by Riya Resheidat
Title VII prohibits an employer from firing an employee because of the employee’s sex. Frank v. United Airlines, Inc., established that an employer does not violate Title VII by imposing an appearance requirement that is different but “essentially equal” on male and female employees. Frank v. United Airlines, Inc., 216 F.3d 845, 854 (9th Cir. 2000). The Ninth Circuit reaffirmed the “equal burden” doctrine in 2006 when it applied it to appearance standards for bartenders in Jespersen v. Harrah’s Operating Co., 444 F.3d 1104 (9th Cir. 2006).
The holding in Jespersen is contrary to the plain language of 42 USC § 2000e-2(a)(1), which reads, in relevant part:
It shall be an unlawful employment practice for an employer–
(1) to […] discharge any individual, or otherwise to discriminate against any individual with respect to his compensation, terms, conditions, or privileges of employment, because of such individual’s […]sex[.]
Harrah’s, a casino, fired Jespersen, a female bartender, for refusing to wear makeup, which was a violation of the casino’s bartender appearance policy. Jespersen was fired because of her sex, i.e., she would not have been fired if she were a man under identical circumstances. In fact, Harrah’s policy explicitly directed men not to wear makeup. The plain language of Title VII does not allow for sex discrimination as long as the discrimination is different but equal for both sexes, and the courts should not write this exception into § 2000e-2(a)(1).
Even if the equal burden doctrine is applicable, the Ninth Circuit applied it incorrectly. Harrah’s appearance policy did create a greater burden on females than it did on males. Unfortunately, Jespersen’s counsel failed to present evidence that wearing makeup is a financial burden on the female employee. However, while Harrah’s required that men did not have hair grow past the collar and kept their nails clean and trimmed, the female employees were given more restrictive hair requirements and forced to wear “face powder, blush and mascara” and “lip color at all times.” As Judge Kozinski pointed out in his dissent, “You don’t need an expert witness to figure out that such items don’t grow on trees.” Jespersen, 444 F.3d at 1117.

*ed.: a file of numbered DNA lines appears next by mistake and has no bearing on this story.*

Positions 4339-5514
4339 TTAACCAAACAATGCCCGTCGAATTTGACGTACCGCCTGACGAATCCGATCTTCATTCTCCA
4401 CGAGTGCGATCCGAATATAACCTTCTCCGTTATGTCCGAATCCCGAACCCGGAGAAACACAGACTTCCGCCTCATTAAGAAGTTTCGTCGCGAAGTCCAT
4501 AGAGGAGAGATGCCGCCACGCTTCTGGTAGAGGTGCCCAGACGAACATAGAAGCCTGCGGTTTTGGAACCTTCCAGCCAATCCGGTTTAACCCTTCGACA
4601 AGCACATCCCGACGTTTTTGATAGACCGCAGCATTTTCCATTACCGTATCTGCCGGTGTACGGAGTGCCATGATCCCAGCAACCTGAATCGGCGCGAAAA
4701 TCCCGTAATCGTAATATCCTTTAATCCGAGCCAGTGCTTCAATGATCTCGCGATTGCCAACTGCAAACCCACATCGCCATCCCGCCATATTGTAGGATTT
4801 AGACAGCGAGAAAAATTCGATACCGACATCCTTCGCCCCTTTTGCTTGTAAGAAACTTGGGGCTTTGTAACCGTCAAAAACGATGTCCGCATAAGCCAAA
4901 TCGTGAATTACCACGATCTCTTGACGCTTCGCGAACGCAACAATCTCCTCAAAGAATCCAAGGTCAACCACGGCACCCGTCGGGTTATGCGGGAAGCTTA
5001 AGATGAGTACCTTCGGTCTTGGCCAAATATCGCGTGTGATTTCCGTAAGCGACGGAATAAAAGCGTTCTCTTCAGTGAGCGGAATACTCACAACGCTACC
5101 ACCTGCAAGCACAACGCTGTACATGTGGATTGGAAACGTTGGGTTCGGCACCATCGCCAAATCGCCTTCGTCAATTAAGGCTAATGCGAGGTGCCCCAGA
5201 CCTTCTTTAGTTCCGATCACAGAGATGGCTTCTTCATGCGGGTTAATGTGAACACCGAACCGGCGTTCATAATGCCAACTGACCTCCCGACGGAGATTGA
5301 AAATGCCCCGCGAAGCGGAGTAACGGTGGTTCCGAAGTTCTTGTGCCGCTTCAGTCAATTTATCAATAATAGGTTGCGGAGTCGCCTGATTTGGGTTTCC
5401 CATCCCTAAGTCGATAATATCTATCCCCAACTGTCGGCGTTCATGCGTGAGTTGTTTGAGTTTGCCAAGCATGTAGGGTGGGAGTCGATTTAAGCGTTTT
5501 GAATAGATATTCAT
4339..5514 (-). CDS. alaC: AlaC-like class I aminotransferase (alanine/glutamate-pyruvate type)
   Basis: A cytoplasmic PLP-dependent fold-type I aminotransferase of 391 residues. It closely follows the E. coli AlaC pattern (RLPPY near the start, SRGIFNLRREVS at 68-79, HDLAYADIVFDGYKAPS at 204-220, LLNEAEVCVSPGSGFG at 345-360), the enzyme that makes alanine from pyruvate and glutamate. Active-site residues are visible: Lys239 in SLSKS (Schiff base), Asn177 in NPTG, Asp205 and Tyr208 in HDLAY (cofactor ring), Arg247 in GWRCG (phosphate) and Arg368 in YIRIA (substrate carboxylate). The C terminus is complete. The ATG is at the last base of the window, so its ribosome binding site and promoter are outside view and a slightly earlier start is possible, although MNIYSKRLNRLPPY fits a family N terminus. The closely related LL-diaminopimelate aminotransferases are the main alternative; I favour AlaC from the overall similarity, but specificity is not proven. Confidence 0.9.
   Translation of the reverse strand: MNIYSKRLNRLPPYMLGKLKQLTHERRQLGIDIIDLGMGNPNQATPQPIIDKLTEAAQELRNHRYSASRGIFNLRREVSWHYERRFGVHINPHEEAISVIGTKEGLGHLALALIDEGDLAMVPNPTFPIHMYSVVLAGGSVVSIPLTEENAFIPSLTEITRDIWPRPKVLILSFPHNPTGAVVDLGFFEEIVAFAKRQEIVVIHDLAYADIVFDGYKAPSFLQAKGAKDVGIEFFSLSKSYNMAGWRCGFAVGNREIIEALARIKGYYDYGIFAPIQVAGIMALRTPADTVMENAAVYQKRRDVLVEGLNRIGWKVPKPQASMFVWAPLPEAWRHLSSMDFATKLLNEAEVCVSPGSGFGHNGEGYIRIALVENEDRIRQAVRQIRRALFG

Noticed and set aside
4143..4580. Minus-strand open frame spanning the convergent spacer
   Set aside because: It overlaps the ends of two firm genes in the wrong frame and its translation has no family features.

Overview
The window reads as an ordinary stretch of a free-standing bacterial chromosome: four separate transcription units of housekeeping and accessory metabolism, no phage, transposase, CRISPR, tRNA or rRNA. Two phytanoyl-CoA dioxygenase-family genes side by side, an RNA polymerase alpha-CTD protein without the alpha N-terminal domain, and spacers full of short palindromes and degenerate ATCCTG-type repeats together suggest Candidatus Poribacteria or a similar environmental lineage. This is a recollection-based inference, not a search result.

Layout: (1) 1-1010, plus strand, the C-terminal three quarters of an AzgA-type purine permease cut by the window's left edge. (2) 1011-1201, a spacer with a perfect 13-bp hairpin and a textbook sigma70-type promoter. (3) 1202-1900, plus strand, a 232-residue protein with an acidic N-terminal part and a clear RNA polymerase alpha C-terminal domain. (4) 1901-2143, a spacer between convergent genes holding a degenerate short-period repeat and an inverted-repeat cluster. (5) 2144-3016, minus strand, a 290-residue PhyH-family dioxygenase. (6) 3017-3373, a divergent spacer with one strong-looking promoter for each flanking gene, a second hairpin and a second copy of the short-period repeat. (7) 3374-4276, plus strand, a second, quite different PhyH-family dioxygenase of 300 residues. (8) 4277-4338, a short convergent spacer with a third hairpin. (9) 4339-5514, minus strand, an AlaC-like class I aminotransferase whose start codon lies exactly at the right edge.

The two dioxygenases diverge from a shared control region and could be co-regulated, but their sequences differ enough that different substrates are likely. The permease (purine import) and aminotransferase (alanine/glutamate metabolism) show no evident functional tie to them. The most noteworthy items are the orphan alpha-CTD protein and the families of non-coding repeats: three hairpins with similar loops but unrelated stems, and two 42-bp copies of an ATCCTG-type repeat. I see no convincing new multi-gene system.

Moreover, the Ninth Circuit’s approval of the appearance standards is contrary to the United State Supreme Court’s holding in Price Waterhouse v. Hopkins, 490 U.S. 228 (1989), which held that an employer may be liable under Title VII for discriminating based on a gender stereotype, such as, “women should not be aggressive.” Requiring women to wear makeup to look their best, while men are only required to keep their hair and nails neat to look their best, is a result of gender stereotyping. The New York Times reported that a 2011 study found that women wearing makeup are perceived to be more attractive and competent, and any barefaced woman who has been asked if she is tired or sick can attest to the fact that people are not accustomed to seeing the female face in its natural form.
Riya Resheidat is an Articles/Comments Editor at the FIU Law Review. Ms. Resheidat can be reached at email@example.com.